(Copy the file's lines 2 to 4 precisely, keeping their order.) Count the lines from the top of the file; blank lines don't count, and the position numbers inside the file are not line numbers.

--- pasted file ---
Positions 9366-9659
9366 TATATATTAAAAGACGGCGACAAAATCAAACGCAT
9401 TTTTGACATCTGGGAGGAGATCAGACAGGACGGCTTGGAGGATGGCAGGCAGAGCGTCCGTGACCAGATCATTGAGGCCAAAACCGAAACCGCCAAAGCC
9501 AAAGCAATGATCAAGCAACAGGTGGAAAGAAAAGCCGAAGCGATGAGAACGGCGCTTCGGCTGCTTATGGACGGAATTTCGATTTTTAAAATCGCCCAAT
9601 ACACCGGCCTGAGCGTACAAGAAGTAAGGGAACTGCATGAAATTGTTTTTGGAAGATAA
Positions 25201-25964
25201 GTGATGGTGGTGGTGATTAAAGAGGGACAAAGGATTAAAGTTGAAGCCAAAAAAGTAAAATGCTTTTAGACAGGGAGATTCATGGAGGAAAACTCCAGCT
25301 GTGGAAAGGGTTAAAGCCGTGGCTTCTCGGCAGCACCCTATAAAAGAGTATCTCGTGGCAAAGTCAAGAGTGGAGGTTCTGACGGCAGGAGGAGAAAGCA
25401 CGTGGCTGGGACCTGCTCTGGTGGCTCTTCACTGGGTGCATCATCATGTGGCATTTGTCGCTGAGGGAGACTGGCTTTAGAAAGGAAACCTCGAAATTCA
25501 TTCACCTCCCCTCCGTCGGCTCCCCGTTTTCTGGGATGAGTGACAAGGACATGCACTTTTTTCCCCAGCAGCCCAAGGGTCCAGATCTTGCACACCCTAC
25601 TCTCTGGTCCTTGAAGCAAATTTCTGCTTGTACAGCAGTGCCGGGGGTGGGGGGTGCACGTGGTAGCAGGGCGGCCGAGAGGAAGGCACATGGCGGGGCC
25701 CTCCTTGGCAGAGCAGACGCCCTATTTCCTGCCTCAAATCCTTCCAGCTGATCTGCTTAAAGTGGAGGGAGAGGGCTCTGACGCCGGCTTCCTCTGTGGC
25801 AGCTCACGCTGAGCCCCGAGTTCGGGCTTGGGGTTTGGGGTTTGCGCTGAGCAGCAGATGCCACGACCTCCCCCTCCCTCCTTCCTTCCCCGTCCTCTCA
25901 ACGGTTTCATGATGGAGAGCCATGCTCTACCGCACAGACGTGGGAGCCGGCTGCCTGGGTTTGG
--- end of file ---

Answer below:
9366 TATATATTAAAAGACGGCGACAAAATCAAACGCAT
9401 TTTTGACATCTGGGAGGAGATCAGACAGGACGGCTTGGAGGATGGCAGGCAGAGCGTCCGTGACCAGATCATTGAGGCCAAAACCGAAACCGCCAAAGCC
9501 AAAGCAATGATCAAGCAACAGGTGGAAAGAAAAGCCGAAGCGATGAGAACGGCGCTTCGGCTGCTTATGGACGGAATTTCGATTTTTAAAATCGCCCAAT